Struck Through Plastic
This error type is mostly found on bullion, and to a lesser degree on other modern mint products. Struck through plastic coins have a shiny, thin, even strike through which usually has a few straight lines and then is ragged elsewhere around the perimeter of the strike through. We know these coins are struck through fragments of plastic because many coins have been found with the plastic still retained in the strike through. The plastic comes from a covering which is used to protect the dies, and is removed prior to the die’s being put into service to strike coins. Sometimes not all the plastic is removed, resulting in a strike through. In the silver eagle show above, the coin strike through is very shiny (almost like the mirrored fields of a proof coin), and it is a classic example of a struck through plastic.
Struck Through Struck Fragment
This error type occurs when a struck piece of metal (often a fragment of planchet material) is struck, and then not ejected from the striking chamber. Another planchet is fed into the striking chamber to be struck, and then the fragment and the planchet are struck together. The fragment then falls out of the coin, leaving a small brockage. The above Washington quarter occurred in this way, with the fragment’s outline and the brockage visible on the quarter’s obverse. This error occurred when the struck fragment stuck to the obverse die after being struck, and then the quarter planchet was fed into the striking chamber and struck by the obverse die, impressing the fragment’s design as well as the quarter’s design into the planchet.
The error type is generally rare, and is known on most coin series. Values generally start at $100, and can go much higher into the thousands of dollars. The easier the brockage is to see, and the more wild looking the strike through, the more valuable and desirable it is.
Struck Through Dropped Filling
If grease and metal debris collect in any cavity of the die they can become hardened, and will take the shape of the cavity they are filling (imagine pouring hot lead into a mold, and when it hardens it is the shape of the mold—that is the principle at work here.) The grease and metal filling then falls out of the die cavity, and is struck into the coin’s surface. Often times, the filling will be from a letter or number since these small cavities are more susceptible to having debris become trapped in them. In the coin shown above, the state quarter had a die fill in the T of “LIBERTY.” It fell out and was struck into the coin’s fields.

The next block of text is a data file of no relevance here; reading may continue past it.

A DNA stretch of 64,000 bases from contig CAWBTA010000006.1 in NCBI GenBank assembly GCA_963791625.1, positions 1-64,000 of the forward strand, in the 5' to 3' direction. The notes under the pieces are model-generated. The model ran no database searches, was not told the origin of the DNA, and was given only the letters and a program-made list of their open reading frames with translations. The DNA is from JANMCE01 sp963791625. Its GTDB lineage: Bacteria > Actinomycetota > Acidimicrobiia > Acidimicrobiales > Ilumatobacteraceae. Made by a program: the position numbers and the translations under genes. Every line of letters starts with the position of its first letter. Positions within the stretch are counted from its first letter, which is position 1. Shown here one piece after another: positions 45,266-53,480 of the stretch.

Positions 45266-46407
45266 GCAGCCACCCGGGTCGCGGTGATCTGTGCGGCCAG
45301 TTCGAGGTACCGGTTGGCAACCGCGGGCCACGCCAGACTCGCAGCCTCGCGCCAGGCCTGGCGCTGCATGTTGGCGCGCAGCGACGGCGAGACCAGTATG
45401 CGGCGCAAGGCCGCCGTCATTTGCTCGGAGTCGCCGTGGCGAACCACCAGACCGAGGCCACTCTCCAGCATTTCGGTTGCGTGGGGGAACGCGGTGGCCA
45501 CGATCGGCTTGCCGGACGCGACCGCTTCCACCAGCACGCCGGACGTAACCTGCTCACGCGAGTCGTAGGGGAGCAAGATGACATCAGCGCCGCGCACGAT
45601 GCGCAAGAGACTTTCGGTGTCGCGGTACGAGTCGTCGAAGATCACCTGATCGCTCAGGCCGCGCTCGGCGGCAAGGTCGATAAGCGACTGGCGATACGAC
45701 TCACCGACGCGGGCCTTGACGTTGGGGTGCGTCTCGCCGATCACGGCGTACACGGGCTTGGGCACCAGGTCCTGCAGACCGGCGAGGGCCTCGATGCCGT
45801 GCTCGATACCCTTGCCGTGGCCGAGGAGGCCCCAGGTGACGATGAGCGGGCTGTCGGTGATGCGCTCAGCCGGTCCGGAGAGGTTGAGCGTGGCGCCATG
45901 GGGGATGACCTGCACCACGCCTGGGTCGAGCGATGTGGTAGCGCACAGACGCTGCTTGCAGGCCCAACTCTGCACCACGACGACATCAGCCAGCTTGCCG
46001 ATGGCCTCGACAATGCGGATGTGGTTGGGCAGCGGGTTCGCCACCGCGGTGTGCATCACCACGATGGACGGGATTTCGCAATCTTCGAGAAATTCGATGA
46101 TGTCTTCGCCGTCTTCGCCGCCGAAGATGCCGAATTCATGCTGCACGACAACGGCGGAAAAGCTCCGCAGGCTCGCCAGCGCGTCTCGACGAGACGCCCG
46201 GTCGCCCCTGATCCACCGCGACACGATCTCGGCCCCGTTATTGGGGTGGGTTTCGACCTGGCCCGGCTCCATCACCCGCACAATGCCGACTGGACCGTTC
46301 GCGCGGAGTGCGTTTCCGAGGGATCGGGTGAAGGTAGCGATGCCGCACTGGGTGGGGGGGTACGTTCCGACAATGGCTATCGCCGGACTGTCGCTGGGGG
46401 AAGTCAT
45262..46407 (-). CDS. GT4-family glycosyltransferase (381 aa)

Most die fillings are worth between $50-$150, although depending on the eye appeal and rarity it could be worth more. They are generally rare, and a bargain compared to their rarity. Most error dealers do not have one in stock, and only get them from time to time. A collection of these would be very neat, and quite affordable since the collector would be limited in how much he could spend due to not being able to find many coins to buy!
Struck Through Struck Coin
A coin which has had another coin struck into it is called a “brockage.” There are many variations and specific terms for the different kinds of brockages, but for brevity’s sake we will stick with the most basic definition. The above coin is a mirror brockage, which is a full impression of one side of a coin into the opposite side of the coin, giving in effect a “mirror image.”
Brockages are known on all series and types of coins, and values range dramatically from a few dollars to thousands of dollars depending on the brockage type and the series of coin it is on. Do some research to find out values. Check auction process realized as well as what dealers are selling them for in order to get a feel for what the coins are worth.
Stuck Through Thread
This strike through occurs when a piece of string comes between the die and the planchet, and is struck into it. Often the string will be randomly spread across the planchet, and small fibers will be visible protruding from the struck through area. These fibers are tiny, and often can only been seen with a loupe. The coin show above is a Franklin half dollar which has had a thick piece of string struck into it’s reverse. There are many small fibers from the string, which can be seen with a loupe around the outer part of the struck through area. Without those small fiber strike throughs, it would be impossible to determine what precisely the coin was struck through. String can be different sizes, with some string being very thin, while other pieces are much thicker (such as the piece on this Franklin half.)
This error type is scarce, and is often found on proof coins as well as business strike coins. Why is uncertain, but doubtless is has something to do with the proof coin making process. The string may even come from the raggedy edge of a piece of cloth, with a string pulling loose from the rag and being the cause of a struck through string error. This would make sense on proof coins since the dies are frequently cleaned with a rag or other cotton material, which would make such an occurrence far more likely to happen than for business strike coins which do not often have their dies cleaned off.
In summary, there are lots of types and variations of strike throughs found on coins. They’re interesting and can be quite wild looking, and are fun to collect. A few collecting ideas would be to collect a particular type of strike through, such as coins struck through cloth, or coins struck through dropped fillings. Another option is to try to collect all manner of strike throughs for a particular design of coin. This would mean that the collector would look for a struck through string, cloth, dropped filling, etc for whatever coin series they collected. It would be challenging and quite fun as well.